Chronic kidney disease (CKD) has become a global health burden and is associated with increased morbidity and mortality. In particular, wasting is highly prevalent in later stages of the illness with muscle loss being a common problem. The aetiology and progression of this wasting is complex and multiple states have been identified linked to wasting in CKD. These include: ‘malnutrition’, ‘disease-related malnutrition’, ‘protein-energy wasting’, ‘cachexia’, ‘sarcopenia’, ‘frailty’ and ‘muscle wasting’. The purpose of this paper is to review these terms in the context of CKD. Common features include weight loss, loss of muscle mass and muscle function principally driven by CKD disease specific factors and inflammatory mediators. Disease-related malnutrition would appear to be a more appropriate term for CKD than malnutrition as it take in to consideration disease specific factors such as inflammation for example. Frailty is commonly associated with age-related decline in physiological function. Development of novel screening tools measuring across multiple domains of nutritional status, muscle and physical function may be useful in CKD. Research into potential treatments are currently underway with focus on multi-modal therapies including nutrition, resistance training and anabolic drugs such as myostatin blockade and selective androgen receptor modulators. A better understanding of different states and terms may help guide assessment and treatment opportunities for patients.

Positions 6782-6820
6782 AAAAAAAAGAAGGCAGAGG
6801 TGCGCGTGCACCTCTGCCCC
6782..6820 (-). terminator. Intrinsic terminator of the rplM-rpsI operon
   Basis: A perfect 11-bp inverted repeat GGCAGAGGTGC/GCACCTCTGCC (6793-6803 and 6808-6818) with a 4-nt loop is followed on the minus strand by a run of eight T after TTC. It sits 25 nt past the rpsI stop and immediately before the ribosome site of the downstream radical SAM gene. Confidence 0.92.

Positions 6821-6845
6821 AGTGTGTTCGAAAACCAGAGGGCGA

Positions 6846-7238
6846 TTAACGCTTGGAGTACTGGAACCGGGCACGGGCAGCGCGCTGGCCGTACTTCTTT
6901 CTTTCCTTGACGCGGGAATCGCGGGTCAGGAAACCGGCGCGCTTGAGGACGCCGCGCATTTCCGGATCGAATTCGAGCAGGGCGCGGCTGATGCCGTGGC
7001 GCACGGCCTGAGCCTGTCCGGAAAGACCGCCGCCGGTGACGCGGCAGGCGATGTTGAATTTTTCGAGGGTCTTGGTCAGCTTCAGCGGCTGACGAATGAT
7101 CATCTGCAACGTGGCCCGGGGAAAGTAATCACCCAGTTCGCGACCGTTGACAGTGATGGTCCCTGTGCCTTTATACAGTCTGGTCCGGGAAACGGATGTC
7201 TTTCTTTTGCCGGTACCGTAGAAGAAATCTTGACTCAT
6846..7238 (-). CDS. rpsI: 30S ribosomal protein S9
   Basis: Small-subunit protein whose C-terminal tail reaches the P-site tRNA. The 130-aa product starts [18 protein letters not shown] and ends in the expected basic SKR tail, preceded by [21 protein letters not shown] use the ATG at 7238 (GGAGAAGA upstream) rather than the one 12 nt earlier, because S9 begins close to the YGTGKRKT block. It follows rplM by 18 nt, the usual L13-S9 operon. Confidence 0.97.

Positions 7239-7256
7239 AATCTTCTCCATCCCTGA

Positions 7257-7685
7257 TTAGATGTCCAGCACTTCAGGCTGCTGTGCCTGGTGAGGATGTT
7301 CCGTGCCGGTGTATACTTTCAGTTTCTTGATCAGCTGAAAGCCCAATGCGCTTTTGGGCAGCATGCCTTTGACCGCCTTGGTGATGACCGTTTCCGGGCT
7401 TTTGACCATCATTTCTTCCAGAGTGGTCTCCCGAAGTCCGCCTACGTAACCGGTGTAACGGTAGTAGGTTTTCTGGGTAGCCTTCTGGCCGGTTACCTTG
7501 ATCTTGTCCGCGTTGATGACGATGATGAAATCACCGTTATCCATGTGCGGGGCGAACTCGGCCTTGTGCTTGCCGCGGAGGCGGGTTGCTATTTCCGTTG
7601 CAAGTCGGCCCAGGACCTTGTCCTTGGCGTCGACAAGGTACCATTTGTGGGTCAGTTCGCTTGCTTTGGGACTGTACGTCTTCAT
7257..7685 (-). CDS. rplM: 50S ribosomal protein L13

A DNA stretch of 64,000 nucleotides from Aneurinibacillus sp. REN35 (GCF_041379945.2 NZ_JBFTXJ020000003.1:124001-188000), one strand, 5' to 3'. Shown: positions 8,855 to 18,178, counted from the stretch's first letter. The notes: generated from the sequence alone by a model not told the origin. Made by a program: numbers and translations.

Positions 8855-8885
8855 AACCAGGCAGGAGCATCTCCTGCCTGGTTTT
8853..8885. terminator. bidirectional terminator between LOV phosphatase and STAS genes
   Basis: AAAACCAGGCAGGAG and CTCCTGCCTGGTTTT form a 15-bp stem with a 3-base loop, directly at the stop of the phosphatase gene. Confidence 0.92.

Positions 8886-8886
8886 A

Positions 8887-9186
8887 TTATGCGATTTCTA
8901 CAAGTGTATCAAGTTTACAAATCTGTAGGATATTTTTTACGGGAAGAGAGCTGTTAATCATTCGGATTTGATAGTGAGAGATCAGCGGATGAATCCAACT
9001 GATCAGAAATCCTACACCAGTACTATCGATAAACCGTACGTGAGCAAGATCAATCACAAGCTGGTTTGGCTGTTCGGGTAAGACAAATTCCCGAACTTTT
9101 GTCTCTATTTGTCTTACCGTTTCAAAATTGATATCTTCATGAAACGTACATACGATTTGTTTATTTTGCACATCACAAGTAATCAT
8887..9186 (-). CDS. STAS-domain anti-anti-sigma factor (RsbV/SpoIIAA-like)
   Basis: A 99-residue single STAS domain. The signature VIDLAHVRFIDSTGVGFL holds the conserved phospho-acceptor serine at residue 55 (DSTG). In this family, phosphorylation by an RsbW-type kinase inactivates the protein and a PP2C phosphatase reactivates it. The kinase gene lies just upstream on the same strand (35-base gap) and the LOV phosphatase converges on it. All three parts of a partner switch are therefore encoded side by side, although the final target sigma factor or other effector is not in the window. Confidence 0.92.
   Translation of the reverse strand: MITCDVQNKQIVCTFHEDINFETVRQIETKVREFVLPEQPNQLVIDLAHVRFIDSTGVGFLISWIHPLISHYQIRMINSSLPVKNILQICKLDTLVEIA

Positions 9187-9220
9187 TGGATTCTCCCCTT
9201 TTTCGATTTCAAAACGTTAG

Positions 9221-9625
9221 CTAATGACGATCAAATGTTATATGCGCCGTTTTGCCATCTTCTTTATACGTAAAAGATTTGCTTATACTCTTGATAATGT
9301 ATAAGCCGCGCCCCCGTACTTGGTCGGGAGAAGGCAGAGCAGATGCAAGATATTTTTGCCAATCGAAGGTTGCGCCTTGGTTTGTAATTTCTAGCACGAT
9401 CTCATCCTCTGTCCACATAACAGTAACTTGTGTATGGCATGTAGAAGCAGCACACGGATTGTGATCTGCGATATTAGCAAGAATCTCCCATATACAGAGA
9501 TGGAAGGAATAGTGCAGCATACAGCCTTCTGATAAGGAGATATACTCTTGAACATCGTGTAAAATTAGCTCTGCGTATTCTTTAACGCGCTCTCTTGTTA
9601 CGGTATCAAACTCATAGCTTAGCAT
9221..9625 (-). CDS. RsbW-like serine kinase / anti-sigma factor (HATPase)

|Journal||JCSM Clinical Reports|
|Publication status||Published - 01 Dec 2018|